The OCS formula may look simple but it is made needlessly complex by the Byzantine TERPS practice of "run over rise" slopes, which is opposite of how engineers and pilots think. The slope of a 3° glidepath, for example, is found by dividing the run, say 6,076' for a nautical mile, by the height at that point, which would be 318' — so, 3° slope = 6076 ÷ 318 = 19.11 : 1.
[Table 2-2a. Maximum GPA's, from TERPS, Vol. 3, Ch. 2, ¶2.5.]
|A (80 knots or less)||6.4|
|A (81 - 90 knots)||5.7|
|D & E||3.1|
Figure: Solve h given d and α, from Eddie's notes.
The OCS on a glide path is fairly standard given the distance from the glide path's intercept with the runway and the glide path angle itself. If an obstacle penetrates the OCS, the glide path angle is raised until it doesn't. If the glide path angle then exceeds the maximum for the aircraft category, that category of approach is disallowed.
To find the height of the glide path at any given distance, multiply that distance by the tangent of the glide path angle. For example, a 3° glide path is (6076) tan ( 3° ) = 318' at 1 nm, (5)(6076) tan ( 3° ) = 1592' at 5 nm.
To find the minimum height above obstacle along a glide path, you need to figure the slope of the glide path angle, the slope of the OCS, convert the OCS to an angle, compute the height of each, and subtract. Simple! For example . . .
Given a 3° glide path
Glide path slope is 6076 ÷ 318 = 19.11 : 1.
OCS slope is 102 ÷ ( 3° ) = 34 : 1
OCS angle is arctan ( 1 / 34 ) = 1.68°
Glide path height at any given distance is d tan ( 3 ° )
OCS height at any give distance is d tan ( 1.68° )
ROC at any given distance is the glide path height minus the OCS
For a 3° glide path:
|Distance (nm)||Distance (feet)||Glide path height||OCS height||ROC|
Figure: T-37B Course Indicator, from Technical Order 1T-37B-1, figure 4-8.
I flew my first ILS looking at a course indicator and was told I could consider myself on course when the CDI came "off the wall." On a procedure turn, for example, it was okay to descend to the inbound altitude once the CDI was no longer fully deflected. Years later I adopted a "centered or nothing" attitude, thinking I am better than a nearly fully deflected needle. But it begs the question, do we have the required obstacle clearance when the needle just comes off the wall. If not, what about one dot? FAA-H-8083-15B, Instrument Flying Handbook, pg. 7-27, says one-quarter scale deflection means the airplane is aligned with the runway and full scale deflection shows when the aircraft is 2.5° either side of centerline. (The text says 2.5° and the diagram says 1.4°, we'll use 2.5° to take the worst case scenario.) Will we have the required obstacle clearance at full scale deflection?
Figure: Localizer trapezoid versus 2.5° CDI full scale deflection, from Eddie's notes.
You cannot come up with a one-size fits all rule about where full scale CDI deflection places you because the trapezoid begins 200' before the runway and the angle on the CDI begins at the localizer antenna, on the other side of the runway. We can, however, provide an example. If the runway is 1 nm long (6,076'), and the localizer antenna is 1,000' from the opposite end of that runway, and we check our displacement at 5 nm (30,380'):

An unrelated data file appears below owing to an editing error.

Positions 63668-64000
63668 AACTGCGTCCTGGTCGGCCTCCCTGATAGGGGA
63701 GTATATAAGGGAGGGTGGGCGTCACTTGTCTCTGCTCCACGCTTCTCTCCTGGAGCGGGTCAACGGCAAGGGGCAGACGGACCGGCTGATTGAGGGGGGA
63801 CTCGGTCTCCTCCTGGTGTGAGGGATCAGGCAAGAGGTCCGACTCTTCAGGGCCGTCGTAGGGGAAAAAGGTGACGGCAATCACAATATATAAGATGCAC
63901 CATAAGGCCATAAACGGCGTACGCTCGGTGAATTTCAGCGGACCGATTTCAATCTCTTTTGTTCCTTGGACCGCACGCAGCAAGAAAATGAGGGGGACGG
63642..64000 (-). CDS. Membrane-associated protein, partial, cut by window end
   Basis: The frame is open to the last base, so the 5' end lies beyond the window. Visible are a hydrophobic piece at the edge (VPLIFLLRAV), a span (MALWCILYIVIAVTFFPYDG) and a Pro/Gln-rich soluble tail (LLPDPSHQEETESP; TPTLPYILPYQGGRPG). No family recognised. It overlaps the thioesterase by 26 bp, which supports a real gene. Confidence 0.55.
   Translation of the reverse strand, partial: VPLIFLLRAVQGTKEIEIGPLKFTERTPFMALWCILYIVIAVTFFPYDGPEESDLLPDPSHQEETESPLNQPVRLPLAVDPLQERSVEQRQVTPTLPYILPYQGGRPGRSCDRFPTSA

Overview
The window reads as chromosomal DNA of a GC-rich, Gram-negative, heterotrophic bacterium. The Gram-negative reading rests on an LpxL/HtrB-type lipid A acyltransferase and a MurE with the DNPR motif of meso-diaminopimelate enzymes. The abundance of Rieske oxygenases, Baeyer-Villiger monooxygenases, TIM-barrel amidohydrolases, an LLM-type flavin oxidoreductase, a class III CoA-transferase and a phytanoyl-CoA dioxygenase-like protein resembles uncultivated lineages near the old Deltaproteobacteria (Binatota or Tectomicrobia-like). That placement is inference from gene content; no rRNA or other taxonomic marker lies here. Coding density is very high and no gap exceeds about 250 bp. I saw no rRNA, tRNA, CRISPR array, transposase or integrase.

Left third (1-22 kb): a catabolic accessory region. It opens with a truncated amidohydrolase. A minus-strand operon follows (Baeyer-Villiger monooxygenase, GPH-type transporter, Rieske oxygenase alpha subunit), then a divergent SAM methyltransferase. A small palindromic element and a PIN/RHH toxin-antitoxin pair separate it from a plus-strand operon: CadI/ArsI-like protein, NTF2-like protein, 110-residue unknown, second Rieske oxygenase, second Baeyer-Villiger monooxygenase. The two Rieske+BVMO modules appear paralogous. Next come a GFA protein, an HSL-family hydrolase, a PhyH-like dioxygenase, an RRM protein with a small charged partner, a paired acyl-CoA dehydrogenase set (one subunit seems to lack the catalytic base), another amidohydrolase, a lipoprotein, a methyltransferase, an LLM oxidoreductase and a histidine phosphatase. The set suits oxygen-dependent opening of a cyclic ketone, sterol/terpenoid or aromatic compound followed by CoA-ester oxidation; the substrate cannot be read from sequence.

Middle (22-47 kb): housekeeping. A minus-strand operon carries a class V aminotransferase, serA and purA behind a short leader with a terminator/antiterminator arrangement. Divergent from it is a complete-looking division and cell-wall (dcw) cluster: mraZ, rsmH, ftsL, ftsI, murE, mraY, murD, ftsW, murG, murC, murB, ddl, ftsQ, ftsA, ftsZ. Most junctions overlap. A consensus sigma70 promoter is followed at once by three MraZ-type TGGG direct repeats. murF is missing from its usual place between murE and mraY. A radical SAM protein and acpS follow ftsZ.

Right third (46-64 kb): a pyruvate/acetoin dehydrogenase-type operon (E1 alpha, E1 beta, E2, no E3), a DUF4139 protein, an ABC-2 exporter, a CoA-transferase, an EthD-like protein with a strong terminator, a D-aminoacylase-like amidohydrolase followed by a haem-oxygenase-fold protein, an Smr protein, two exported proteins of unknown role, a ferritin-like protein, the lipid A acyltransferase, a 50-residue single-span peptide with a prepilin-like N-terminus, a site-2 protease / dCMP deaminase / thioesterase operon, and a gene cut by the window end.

This lends credence to the old conventional wisdom that once you are "off the wall," you are close enough to being on course to call it on course. What about the tighter lateral dimensions of the ILS on the obstacle clearance surface? The TERPS example is for 50,200' so using the same methodology:
The needle comes "off the wall" about 300' too early, but that is based on being right on the obstacle clearance surface. Drawing the slope of the secondary area (4:1) you could argue that you are still covered 2,500' either side of centerline as long as your intercept takes place at least 1,200' above the OCS (the 4:1 that gets you the extra 300' of lateral displacement). But when flying the intercept how are you going to know exactly where that OCS is? You won't. But it doesn't matter for those of us who also fly outside the United States. . .
[ICAO Doc 8168, Vol 1, §4, Chapter 5, ¶5.5.5.]
22.214.171.124 The width of the ILS/MLS/GBAS final approach protection area is much narrower than those of non-precision approaches. Descent on the glide path/MLS elevation angle must never be initiated until the aircraft is within the tracking tolerance of the localizer/azimuth.
126.96.36.199 The protection area assumes that the pilot does not normally deviate from the centre line more than half-scale deflection after being established on track. Thereafter the aircraft should adhere to the on-course, on-glide path/elevation angle position since a more than half course sector deflection or a more than half course fly-up deflection combined with other allowable system tolerances could place the aircraft in the vicinity of the edge or bottom of the protected airspace where loss of protection from obstacles can occur.
Conclusion: You might have the required obstacle clearance when descending on an ILS glide path as long as the CDI is just "off the wall," but the ICAO wants you within a half-scale deflection. Using a half-scale deflection also removes all uncertainty from the TERPS secondary area as well.
Portions of this page can be found in the book Flight Lessons 1: Basic Flight, Chapter 29.
Air Force Manual (AFM) 51-37, Instrument Flying, 1 December 1976
FAA-H-8083-15B, Instrument Flying Handbook, U.S. Department of Transportation, Flight Standards Service, 2012
ICAO Doc 8168 - Aircraft Operations - Vol I - Flight Procedures, Procedures for Air Navigation Services, International Civil Aviation Organization, 2006
Lopez, Alfred. Suppressed-Image ILS Glide Slope Antenna, ARL Associates Incorporated, Proceedings of the 51st Annual Meeting of the Institute of Navigation, Colorado Springs, CO, June 1995, pp. 253-259.
Technical Order 1T-37B-1, T-37B Flight Manual, USAF Series, 30 September 1959
United States Standard for Terminal Instrument Procedures (TERPS), Federal Aviation Administration 8260.3B CHG 26, 02/24/2014